predicament for Chiarelli. Without Krejci, this team is missing a key part of
its top six, power-play and also an important leader on the team. The 28-year
old had 49 points in 47 games during Boston’s two recent runs to the Stanley
Cup finals, leading the postseason in scoring each time. The Bruins aren’t
likely to cause any upsets without a fully healthy David Krejci.
Still, the Bruins have managed to win three
out of four since the loss of their top center. In fact, the lineup has really
come together since Krejci was sidelined. Bergeron-Marchand-Smith and
Soderberg-Eriksson-Paille have been effective combinations, while Ryan Spooner
and David Pastrnak have joined Milan Lucic as the trio that has arguably been
Boston’s most dangerous offensively. Pastrnak has one goal and three assists,
Spooner has a goal (the overtime winner against the Devils) and two assists,
and Lucic has a pair of goals and an assist.
Throw in the fact that Brian Ferlin has
done a pretty decent job on the team’s fourth line alongside Chris Kelly, and
that Dennis Seidenberg and Matt Bartkowski have managed to play a couple of
games without looking terrible, and Chiarelli might be forgiven for thinking
that this year’s Bruins still have a chance to come together – maybe they could
even avenge last spring’s loss to the Montreal Canadiens.
Of course, trade deadline acquisitions
usually come at a steep price and Chiarelli won’t want to sabotage the team’s
potential competitiveness next season.
There’s just something not quite right
about this version of Julien’s Bruins. They rank 10th in the league
in goals against per game (still pretty good) conceding 2.50 on average, but
it’s their worst performance in that category since the coach’s first season in
2007/08, when the team grabbed the eighth seed in the Eastern conference conceding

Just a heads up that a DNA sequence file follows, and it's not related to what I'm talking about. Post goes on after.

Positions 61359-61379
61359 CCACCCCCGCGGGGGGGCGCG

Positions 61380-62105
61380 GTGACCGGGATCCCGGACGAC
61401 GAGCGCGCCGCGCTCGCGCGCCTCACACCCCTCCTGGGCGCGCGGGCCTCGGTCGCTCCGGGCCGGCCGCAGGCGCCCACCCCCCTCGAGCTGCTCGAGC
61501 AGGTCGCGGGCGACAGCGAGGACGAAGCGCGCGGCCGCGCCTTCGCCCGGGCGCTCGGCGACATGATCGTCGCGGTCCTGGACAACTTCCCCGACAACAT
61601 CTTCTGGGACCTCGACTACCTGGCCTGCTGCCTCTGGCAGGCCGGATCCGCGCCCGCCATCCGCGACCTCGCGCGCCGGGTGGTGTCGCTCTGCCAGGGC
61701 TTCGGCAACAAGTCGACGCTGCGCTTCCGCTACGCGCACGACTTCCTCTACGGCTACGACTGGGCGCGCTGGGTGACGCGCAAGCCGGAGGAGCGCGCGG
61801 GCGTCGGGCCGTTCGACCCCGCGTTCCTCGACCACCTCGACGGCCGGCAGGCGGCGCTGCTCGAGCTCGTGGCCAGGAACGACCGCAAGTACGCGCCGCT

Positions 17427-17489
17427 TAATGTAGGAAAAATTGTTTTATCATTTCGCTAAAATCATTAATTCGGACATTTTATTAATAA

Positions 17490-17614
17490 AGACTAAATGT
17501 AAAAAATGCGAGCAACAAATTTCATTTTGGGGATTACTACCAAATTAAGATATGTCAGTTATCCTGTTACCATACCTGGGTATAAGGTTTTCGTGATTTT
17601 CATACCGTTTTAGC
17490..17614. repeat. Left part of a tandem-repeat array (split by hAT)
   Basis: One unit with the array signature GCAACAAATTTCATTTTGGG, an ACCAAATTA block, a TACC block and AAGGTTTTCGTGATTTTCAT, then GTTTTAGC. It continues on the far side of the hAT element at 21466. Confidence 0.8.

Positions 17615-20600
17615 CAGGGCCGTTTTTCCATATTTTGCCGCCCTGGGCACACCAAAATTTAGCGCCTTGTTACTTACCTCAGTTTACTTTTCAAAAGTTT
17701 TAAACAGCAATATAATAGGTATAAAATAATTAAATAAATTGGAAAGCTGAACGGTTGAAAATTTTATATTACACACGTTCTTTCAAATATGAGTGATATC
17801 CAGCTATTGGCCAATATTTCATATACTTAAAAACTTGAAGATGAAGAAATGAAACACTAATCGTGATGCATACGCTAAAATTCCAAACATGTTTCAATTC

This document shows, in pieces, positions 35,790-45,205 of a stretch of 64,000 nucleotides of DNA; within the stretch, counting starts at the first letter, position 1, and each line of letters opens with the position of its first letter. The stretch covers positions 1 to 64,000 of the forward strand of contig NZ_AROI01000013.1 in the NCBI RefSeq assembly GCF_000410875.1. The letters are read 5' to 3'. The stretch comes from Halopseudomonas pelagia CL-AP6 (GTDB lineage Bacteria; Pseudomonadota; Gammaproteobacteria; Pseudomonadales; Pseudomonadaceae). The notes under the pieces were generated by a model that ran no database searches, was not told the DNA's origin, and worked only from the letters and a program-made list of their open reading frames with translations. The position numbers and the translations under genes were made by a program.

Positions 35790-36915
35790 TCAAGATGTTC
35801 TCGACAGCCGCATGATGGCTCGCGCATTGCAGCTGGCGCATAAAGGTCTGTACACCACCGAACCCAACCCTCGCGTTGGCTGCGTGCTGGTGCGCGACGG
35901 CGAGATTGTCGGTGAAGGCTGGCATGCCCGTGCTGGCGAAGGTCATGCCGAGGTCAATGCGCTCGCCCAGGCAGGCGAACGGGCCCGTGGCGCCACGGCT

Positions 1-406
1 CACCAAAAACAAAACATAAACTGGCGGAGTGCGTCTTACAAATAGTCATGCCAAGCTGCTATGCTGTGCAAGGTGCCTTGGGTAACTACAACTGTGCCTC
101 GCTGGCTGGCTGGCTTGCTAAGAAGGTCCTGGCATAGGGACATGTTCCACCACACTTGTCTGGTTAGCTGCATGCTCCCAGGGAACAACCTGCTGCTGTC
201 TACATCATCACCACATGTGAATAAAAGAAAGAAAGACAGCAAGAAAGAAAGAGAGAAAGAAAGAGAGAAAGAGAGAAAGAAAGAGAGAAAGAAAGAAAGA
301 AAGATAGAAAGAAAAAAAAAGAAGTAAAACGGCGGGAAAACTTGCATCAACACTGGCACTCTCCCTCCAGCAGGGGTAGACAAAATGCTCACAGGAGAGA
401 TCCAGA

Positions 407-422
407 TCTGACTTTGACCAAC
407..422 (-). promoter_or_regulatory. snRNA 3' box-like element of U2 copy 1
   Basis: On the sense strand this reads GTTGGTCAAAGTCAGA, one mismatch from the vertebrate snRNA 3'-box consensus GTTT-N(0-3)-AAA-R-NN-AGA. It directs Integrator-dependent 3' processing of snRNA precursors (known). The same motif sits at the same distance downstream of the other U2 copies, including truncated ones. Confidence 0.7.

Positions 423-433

2.62 GA/G ranking them 11th in the league.
That 07/08 roster needed Glen Metropolit to
act as the team’s second line center for much of the campaign. It played with
grit, determination and heart to beat most expectations by reaching the
postseason at all. They got the most out of what they had, and for the most
part, that has been the mantra of Julien-led teams, even if they endured a
couple of postseason disappointments before that 2011 Cup win.
Another characteristic of recent Boston
teams is the ability to score first and to then hold on to that lead and close
out games. They’ve regularly ranked in the top 10 in that category. Last season
they won 84% of games after scoring first (they won a lot of games full stop). That
has dropped to winning just 67% of the time when scoring first so far in 14/15.
During their recent losing run, the Bruins gave up a 3-0 lead against the
Calgary Flames, and even the victory against New Jersey on Friday only came in
overtime after Boston had allowed a 2-0 advantage to slip.
A lack of speed was highlighted as a
potential problem for this roster heading into the season. Perhaps Chara has
just lost a step or two, or perhaps Julien’s message isn’t reaching his players
anymore. Perhaps it has just been an odd year for this franchise. Chiarelli
faces some challenges as he attempts to assess this roster. He’ll be hoping
that the real Bruins are the team that has been as consistent as any other in
the NHL over the past seven seasons, and he’ll be hoping that those Boston
Bruins stand up and stay standing for the rest of what
has been a tumultuous season for this organization.
the time the Bruins next play, at home against Calgary on Thursday, Chiarelli
will have made his judgment on this team and the trade market.
Labels: Written by Sebastian Egerton-Read - @Seb_Read